Frequently those patients with progression on AIs will develop a mutation in the gene for the estrogen receptor, ESR1, which causes it to become constitutively activated, driving breast cancer growth even in the absence of estrogen. In the EMERALD trial, patients with HR+/HER2- advanced breast cancer who had progression following prior ET, at least one line of which included combination therapy with a CDK4/6i, were randomized to either elacestrant, or to the investigator’s choice of a standard of care therapy (one of the available AIs, or fulvestrant). The overall results, as summarized by Dr Schwartzberg, showed that patients with the longest duration of progression-free survival while on a CDK4/6i (considered the most “endocrine responsive patients”) had a greater benefit of elacestrant, and those with mutations in ESR1 had the greatest degree of benefit. Similar results were seen in the SERENA trial of camizestrant, another oral SERD, with a greater benefit over fulvestrant observed in patients who had a prior CDK4/6i, and the greatest benefit was again observed in those with ESR1 mutation. Accordingly, Dr Schwartzberg noted that, based on the current data, oral SERDs are most useful for those patients with ESR1 mutations, and he recommended, as a general standard of care, that all patients with progression following a CDK4/6i with an AI should undergo genetic testing for an ESR1 mutation.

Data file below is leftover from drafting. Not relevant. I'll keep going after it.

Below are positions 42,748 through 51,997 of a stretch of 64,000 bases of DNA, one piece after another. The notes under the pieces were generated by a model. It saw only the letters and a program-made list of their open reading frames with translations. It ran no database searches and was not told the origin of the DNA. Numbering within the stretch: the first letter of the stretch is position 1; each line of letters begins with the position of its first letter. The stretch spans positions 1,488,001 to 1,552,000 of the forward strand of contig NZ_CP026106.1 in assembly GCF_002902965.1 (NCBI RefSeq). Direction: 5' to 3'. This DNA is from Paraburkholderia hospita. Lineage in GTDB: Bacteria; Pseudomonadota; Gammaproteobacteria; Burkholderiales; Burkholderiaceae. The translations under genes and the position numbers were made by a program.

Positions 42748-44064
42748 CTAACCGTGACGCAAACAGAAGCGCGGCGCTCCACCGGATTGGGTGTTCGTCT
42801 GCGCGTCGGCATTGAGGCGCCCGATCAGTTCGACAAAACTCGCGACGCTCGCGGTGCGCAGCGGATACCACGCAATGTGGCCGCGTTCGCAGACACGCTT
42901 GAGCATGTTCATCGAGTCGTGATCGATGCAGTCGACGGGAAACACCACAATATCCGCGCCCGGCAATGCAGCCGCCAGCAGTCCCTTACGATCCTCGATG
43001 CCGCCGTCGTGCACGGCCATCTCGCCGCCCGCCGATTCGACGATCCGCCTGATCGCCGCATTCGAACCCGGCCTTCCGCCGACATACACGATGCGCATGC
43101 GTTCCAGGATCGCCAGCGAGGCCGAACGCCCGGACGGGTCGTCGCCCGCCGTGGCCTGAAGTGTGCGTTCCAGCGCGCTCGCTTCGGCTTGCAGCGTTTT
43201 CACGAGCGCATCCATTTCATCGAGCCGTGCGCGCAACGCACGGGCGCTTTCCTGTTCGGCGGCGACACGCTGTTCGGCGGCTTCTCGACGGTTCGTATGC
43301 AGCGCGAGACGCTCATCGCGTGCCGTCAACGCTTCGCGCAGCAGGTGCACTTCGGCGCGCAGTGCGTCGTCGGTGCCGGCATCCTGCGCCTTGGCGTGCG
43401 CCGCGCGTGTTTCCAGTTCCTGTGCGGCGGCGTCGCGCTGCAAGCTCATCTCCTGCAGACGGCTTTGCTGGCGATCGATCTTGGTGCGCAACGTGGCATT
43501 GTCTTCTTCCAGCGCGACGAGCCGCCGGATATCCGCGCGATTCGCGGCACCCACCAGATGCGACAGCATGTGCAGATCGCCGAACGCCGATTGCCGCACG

Does TDxd have survival benefit in refractory HER2+ breast cancer?